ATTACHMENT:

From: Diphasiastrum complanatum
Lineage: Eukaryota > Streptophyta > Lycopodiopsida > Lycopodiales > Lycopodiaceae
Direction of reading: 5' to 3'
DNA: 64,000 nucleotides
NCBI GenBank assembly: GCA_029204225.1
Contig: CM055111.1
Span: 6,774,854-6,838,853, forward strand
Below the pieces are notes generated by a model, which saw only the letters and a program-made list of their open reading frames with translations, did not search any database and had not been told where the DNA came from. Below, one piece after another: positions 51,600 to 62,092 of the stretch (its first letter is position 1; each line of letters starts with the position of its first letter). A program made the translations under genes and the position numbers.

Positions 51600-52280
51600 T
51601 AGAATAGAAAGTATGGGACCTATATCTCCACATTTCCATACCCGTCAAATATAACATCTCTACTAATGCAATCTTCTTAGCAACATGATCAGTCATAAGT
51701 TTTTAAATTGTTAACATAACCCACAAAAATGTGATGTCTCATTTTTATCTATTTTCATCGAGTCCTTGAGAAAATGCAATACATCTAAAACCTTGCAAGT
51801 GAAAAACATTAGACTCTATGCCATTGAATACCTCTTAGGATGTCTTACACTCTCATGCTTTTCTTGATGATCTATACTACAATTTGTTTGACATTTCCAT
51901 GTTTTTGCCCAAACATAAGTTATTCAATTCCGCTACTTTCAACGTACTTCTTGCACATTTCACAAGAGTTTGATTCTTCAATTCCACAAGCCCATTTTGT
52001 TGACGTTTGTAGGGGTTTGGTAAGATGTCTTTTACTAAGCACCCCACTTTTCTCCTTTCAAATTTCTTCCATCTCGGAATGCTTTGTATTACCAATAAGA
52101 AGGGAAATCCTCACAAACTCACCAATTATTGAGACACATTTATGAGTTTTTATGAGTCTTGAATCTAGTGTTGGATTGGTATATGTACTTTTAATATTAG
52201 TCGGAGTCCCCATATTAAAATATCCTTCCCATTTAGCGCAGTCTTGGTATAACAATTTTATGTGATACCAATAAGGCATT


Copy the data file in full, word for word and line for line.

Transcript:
From: Diphasiastrum complanatum
Lineage: Eukaryota > Streptophyta > Lycopodiopsida > Lycopodiales > Lycopodiaceae
Direction of reading: 5' to 3'
DNA: 64,000 nucleotides
NCBI GenBank assembly: GCA_029204225.1
Contig: CM055111.1
Span: 6,774,854-6,838,853, forward strand
Below the pieces are notes generated by a model, which saw only the letters and a program-made list of their open reading frames with translations, did not search any database and had not been told where the DNA came from. Below, one piece after another: positions 51,600 to 62,092 of the stretch (its first letter is position 1; each line of letters starts with the position of its first letter). A program made the translations under genes and the position numbers.

Positions 51600-52280
51600 T
51601 AGAATAGAAAGTATGGGACCTATATCTCCACATTTCCATACCCGTCAAATATAACATCTCTACTAATGCAATCTTCTTAGCAACATGATCAGTCATAAGT
51701 TTTTAAATTGTTAACATAACCCACAAAAATGTGATGTCTCATTTTTATCTATTTTCATCGAGTCCTTGAGAAAATGCAATACATCTAAAACCTTGCAAGT
51801 GAAAAACATTAGACTCTATGCCATTGAATACCTCTTAGGATGTCTTACACTCTCATGCTTTTCTTGATGATCTATACTACAATTTGTTTGACATTTCCAT
51901 GTTTTTGCCCAAACATAAGTTATTCAATTCCGCTACTTTCAACGTACTTCTTGCACATTTCACAAGAGTTTGATTCTTCAATTCCACAAGCCCATTTTGT
52001 TGACGTTTGTAGGGGTTTGGTAAGATGTCTTTTACTAAGCACCCCACTTTTCTCCTTTCAAATTTCTTCCATCTCGGAATGCTTTGTATTACCAATAAGA
52101 AGGGAAATCCTCACAAACTCACCAATTATTGAGACACATTTATGAGTTTTTATGAGTCTTGAATCTAGTGTTGGATTGGTATATGTACTTTTAATATTAG
52201 TCGGAGTCCCCATATTAAAATATCCTTCCCATTTAGCGCAGTCTTGGTATAACAATTTTATGTGATACCAATAAGGCATT